"The book is genuinely interesting and painstakingly researched...Students and academics, researchers and practitioners alike will find The Advertised Mind a fascinating read. It takes us another step forward in our understanding of how advertising works." Management Today "Measurement of advertising effectiveness is in demand, and this book helps both creatives and accountants deal with it." Fast Company "A must-read." Media Week "Du Plessis draws on the very latest research into the workings of the human brain... He uses this research to suggest why emotion is such an important factor in establishing a firm memory of an advertisement and predisposing consumers to buy the brand that is being advertised." Network "Backed up by extensive research, du Plessis puts forward a convincing case for overturning accepted advertising theories and looking afresh at what advertisers are trying to achieve. Neurology is not easy to grasp, but du Plessis keeps it simple. A real eye-opener, challenging many of the assumptions about how consumers respond to advertising messages." The Marketer "Of all the books I have reviewed for this column over the past two years, The Advertised Mind is certainly one of the most interesting ... I have developed great respect for Erik du Plessis; he has carried out some intelligent research, drawn some valuable conclusions, and explained complex subject-matter without resorting to spin, posturing or unnecessary jargon. Highly recommended." City Business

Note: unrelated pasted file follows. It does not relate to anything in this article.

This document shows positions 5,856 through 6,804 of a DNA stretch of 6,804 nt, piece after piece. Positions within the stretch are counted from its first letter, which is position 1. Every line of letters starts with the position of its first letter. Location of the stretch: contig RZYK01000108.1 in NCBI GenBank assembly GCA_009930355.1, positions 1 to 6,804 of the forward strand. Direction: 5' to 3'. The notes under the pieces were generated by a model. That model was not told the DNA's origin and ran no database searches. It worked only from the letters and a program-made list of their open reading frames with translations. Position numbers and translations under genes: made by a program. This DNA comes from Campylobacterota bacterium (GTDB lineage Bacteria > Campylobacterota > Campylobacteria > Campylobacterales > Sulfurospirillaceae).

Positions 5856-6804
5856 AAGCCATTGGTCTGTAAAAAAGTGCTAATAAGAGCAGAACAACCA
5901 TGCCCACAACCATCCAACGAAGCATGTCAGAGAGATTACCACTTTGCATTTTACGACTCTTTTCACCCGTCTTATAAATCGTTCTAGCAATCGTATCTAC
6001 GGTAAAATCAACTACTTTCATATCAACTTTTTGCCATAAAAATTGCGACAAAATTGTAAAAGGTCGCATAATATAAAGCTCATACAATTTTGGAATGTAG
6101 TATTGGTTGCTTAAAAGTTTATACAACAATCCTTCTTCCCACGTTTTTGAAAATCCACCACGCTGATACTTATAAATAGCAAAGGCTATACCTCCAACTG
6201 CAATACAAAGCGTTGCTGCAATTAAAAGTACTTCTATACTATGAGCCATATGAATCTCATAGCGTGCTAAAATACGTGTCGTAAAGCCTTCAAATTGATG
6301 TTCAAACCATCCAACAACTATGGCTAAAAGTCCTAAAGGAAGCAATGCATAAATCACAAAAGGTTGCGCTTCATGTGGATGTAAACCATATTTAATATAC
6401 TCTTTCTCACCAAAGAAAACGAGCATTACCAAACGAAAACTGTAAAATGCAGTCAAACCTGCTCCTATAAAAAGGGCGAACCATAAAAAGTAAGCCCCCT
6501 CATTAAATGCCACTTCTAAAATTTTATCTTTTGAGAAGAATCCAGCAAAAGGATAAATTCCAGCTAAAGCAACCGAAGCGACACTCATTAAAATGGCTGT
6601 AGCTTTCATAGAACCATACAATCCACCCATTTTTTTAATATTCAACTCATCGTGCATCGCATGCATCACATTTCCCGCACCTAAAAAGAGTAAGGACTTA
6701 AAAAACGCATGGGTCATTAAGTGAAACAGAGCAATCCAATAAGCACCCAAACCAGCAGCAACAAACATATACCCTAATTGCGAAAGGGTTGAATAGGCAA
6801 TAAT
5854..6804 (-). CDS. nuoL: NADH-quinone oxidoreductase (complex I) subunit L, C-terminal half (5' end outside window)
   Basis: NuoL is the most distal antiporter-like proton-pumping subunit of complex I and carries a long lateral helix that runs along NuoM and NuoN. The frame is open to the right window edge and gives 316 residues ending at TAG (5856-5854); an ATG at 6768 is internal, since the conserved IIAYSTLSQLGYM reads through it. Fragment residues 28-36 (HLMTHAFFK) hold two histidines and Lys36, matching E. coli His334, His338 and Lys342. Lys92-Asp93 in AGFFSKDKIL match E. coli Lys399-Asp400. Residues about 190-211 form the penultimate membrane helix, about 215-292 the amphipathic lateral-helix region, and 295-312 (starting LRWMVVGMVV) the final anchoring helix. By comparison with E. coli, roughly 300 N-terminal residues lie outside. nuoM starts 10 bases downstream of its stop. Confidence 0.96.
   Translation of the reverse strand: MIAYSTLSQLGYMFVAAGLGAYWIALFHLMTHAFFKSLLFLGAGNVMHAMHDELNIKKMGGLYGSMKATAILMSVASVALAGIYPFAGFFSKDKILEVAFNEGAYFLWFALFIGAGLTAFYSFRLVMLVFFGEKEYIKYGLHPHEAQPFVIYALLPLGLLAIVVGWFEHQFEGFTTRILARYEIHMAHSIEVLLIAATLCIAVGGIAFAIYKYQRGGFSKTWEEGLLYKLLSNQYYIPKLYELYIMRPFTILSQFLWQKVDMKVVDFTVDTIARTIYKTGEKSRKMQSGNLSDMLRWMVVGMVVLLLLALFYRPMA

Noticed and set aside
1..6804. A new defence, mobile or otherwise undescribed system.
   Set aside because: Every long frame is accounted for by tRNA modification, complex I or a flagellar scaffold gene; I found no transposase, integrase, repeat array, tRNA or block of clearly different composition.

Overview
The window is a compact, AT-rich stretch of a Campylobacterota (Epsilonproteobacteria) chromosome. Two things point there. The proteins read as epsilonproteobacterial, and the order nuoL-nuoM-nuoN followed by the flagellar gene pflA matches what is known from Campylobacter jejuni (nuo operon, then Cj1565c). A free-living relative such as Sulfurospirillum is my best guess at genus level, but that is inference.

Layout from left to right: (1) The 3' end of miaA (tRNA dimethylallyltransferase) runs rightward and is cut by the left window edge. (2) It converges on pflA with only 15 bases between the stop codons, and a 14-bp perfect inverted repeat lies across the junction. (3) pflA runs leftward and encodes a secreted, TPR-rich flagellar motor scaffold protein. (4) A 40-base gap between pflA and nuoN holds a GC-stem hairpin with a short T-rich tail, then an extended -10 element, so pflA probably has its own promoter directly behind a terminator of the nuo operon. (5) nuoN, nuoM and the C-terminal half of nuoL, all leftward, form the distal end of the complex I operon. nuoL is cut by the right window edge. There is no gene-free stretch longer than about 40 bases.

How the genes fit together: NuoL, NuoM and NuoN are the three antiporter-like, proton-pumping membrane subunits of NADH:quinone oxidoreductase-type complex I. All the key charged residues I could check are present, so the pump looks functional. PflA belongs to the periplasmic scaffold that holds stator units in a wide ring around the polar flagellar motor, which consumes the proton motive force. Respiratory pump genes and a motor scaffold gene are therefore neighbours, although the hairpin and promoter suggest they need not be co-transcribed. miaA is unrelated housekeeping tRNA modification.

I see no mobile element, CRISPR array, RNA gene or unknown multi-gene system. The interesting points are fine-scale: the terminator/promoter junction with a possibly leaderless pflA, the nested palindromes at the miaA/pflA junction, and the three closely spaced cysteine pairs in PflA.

Advertising research organizations have been trying for years to measure the effectiveness of advertising. Recent research by Erik du Plessis and his colleagues at Adtrack South Africa, and subsequently at Millward Brown, has helped to show that the strongest factor predicting success is not the scheduling rate, but how much an advertisement is liked. Erik du Plessis draws on information about the working of the human brain from psychologists, neurologists and artificial intelligence specialists to suggest why 'ad-liking' is such an important factor in establishing a firm memory of an advertisement and predisposing consumers to buy. He explores what 'ad-liking' really means, and suggests how use of this paradigm could lead to a new phase in the ongoing effort to obtain maximum return from advertising spend. Millward Brown were also behind the research for the BRANDchild initiative.